TIME and Ally Financial honor Logan car dealer, Chris Wilson

The nomination of Chris H. Wilson, owner and dealer at Wilson Motor Company, a Ford, Lincoln and Nissan dealership in Logan, Utah, for the 2022 TIME Dealer of the Year award was announced today by TIME.  

Wilson is one of a select group of 47 dealer nominees from across the country who will be honored at the 105th annual National Automobile Dealers Association (NADA) Show in Las Vegas on March 11, 2022. The announcement of this year’s annual award was made by Viktoria Degtar, Global Chief Revenue Officer, TIME, and Doug Timmerman, president of Dealer Financial Services, Ally Financial.

The TIME Dealer of the Year award is one of the automobile industry’s most prestigious and highly coveted honors. Recipients are among the nation’s most successful auto dealers who also demonstrate a long-standing commitment to community service. Wilson was chosen to represent the New Car Dealers of Utah in the national competition – one of only 47 auto dealers nominated for the 53rd annual award from more than 16,000 nationwide.  

“The most rewarding aspect of my automotive career is the opportunity to carry on the family legacy started by my grandfather in 1943,” nominee Wilson said. “Family, employee and customer-centric values are what established Wilson Motor and those traditions will lead to the successful future of our fifth-generation family ownership.”

Wilson earned a B.S. in business administration from Utah State University in Logan in 1983. While many of his college friends took jobs at major corporations on the East Coast, Wilson opted to stay in Logan and establish his career at the car dealership founded by his grandfather, Floyd Wilson, in 1943.

“From a very young age, I pictured myself carrying on the family legacy as the third generation,” he said. “I have always had a deep love for our local community and I considered it a privilege that I was able to stay in Logan, raising my family and contributing to the community.”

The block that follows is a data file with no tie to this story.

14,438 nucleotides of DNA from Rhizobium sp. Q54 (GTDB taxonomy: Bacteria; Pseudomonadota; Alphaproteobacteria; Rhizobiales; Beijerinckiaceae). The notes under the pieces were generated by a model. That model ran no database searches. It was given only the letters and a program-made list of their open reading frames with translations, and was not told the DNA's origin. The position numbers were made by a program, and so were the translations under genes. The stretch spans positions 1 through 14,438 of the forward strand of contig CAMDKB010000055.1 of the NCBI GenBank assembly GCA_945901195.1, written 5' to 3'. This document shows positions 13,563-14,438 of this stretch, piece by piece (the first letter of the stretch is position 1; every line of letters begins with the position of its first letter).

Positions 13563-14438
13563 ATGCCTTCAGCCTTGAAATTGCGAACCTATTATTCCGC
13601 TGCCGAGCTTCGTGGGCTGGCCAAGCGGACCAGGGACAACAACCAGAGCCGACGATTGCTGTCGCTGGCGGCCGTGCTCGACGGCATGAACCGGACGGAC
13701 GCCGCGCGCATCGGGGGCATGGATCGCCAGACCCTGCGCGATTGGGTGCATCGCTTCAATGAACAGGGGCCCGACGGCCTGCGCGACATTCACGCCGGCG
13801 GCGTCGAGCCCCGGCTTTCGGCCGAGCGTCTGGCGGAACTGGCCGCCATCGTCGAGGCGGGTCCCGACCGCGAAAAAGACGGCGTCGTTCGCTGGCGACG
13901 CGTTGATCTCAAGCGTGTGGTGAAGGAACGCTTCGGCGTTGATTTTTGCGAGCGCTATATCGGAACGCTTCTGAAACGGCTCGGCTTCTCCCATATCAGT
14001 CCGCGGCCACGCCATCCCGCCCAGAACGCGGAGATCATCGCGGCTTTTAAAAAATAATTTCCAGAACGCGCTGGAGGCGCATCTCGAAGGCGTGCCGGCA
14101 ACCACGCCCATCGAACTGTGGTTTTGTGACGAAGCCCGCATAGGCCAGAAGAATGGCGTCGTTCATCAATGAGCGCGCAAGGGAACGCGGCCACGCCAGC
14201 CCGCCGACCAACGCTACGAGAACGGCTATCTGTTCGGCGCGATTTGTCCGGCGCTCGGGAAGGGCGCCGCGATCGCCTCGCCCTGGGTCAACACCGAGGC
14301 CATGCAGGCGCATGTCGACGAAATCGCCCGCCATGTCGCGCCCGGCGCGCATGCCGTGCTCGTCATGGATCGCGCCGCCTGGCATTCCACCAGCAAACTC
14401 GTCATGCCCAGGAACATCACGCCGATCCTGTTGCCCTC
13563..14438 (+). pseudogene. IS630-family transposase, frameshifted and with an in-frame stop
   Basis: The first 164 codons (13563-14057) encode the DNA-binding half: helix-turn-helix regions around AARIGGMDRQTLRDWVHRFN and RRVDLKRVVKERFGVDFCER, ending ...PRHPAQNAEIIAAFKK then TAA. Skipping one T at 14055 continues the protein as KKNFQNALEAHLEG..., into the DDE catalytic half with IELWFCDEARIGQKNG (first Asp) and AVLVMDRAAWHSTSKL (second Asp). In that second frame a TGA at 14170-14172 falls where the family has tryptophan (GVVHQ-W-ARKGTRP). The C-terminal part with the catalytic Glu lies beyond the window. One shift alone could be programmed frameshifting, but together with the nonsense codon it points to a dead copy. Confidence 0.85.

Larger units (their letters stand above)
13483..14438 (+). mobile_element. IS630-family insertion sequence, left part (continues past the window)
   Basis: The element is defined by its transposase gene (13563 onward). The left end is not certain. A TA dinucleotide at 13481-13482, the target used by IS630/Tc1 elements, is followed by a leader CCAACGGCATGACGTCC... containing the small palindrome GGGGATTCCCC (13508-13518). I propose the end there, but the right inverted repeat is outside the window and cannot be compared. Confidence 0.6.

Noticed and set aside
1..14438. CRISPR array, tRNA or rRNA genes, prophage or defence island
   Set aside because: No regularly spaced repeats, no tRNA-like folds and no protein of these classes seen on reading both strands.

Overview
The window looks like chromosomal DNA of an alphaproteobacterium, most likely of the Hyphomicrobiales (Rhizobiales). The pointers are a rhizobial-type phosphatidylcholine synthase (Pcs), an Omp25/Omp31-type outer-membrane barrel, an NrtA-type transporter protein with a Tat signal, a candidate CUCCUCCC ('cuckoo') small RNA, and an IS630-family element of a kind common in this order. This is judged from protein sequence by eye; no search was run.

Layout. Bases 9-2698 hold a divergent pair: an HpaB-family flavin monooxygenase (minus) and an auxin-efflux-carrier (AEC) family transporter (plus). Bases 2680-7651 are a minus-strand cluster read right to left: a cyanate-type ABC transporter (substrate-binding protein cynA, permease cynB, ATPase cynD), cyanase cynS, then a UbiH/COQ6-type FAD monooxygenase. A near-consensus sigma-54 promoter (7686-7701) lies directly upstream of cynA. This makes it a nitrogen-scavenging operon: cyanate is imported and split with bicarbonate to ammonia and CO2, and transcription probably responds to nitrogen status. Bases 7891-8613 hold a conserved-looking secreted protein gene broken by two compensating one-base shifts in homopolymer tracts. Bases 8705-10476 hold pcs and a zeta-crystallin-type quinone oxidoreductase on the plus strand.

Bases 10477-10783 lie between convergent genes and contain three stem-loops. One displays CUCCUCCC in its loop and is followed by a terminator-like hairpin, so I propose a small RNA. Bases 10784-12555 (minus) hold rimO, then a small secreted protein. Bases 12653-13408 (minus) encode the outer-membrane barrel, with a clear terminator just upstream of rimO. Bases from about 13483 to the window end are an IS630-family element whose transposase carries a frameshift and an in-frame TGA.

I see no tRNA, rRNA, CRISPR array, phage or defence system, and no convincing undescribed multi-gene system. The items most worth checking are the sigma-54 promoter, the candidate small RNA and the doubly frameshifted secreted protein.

Wilson started at the dealership at age 12, pulling weeds, sweeping the lot and washing cars. He was a detailer during high school and while in college, took on management roles in parts, service and the used-car department. After college, he dove into sales and was new-car manager by 1984.

“My dad, who took over the business in 1971, felt it was important that I had experience in all the departments so I understood how each functioned and contributed to the overall success of the dealership,” he said. “This knowledge turned out to be very valuable when I became the executive manager in 1988, a position I held until I took over full ownership of Wilson Motor in 2009.” Today, his son Nate, daughter Paige Johnson and grandson Cooper have all joined the family enterprise.

Wilson steered his business through the Great Recession, which hit right before he assumed ownership, by listening to customers and adjusting to circumstances as they arose. “We had to be willing to change and find solutions not only by focusing on what worked in the past, but on present realities and future opportunities,” he said. “This attitude positioned us well to respond to the pandemic, and continues to prepare us to confidently move forward in an era of uncertainty.”

After his father passed away in 2016, Wilson reflected on the family’s legacy and decided he wanted to do more to serve the public. To that end, he ran for Utah State Senate in 2020 and was able to triumph over a 40-year incumbent in the primary before defeating his challenger.